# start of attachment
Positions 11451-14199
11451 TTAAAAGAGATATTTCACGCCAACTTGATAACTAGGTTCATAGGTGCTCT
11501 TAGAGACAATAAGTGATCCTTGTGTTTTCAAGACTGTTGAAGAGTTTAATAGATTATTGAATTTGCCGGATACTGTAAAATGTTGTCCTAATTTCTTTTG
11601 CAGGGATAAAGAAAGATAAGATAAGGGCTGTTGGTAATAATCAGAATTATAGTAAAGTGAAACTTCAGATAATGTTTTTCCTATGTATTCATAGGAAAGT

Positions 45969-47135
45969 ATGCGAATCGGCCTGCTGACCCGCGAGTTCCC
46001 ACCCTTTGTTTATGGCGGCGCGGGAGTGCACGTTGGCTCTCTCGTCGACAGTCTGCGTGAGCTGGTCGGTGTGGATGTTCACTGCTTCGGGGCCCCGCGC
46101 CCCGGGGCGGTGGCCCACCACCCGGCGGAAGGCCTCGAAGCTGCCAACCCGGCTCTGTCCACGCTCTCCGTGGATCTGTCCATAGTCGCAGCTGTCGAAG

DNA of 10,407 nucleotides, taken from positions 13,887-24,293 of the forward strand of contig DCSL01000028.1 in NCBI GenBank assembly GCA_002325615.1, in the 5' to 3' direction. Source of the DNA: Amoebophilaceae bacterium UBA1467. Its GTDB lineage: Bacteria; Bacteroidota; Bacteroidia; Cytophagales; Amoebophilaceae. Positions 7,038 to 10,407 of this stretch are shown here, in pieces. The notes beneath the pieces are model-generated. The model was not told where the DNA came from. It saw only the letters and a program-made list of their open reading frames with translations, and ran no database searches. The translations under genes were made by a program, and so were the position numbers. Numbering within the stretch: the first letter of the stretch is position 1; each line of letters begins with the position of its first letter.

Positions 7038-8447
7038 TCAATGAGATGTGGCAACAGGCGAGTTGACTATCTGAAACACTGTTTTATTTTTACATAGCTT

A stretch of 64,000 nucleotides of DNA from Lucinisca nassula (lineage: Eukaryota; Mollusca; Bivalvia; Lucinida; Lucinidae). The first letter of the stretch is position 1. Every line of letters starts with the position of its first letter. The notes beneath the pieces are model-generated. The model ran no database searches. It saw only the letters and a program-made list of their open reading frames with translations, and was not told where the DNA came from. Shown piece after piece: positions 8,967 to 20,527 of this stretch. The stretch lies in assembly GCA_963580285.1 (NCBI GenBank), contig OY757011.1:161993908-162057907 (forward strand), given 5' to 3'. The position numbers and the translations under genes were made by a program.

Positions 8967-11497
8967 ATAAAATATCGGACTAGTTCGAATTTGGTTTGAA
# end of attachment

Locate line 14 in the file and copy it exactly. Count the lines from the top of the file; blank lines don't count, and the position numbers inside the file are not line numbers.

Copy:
8967 ATAAAATATCGGACTAGTTCGAATTTGGTTTGAA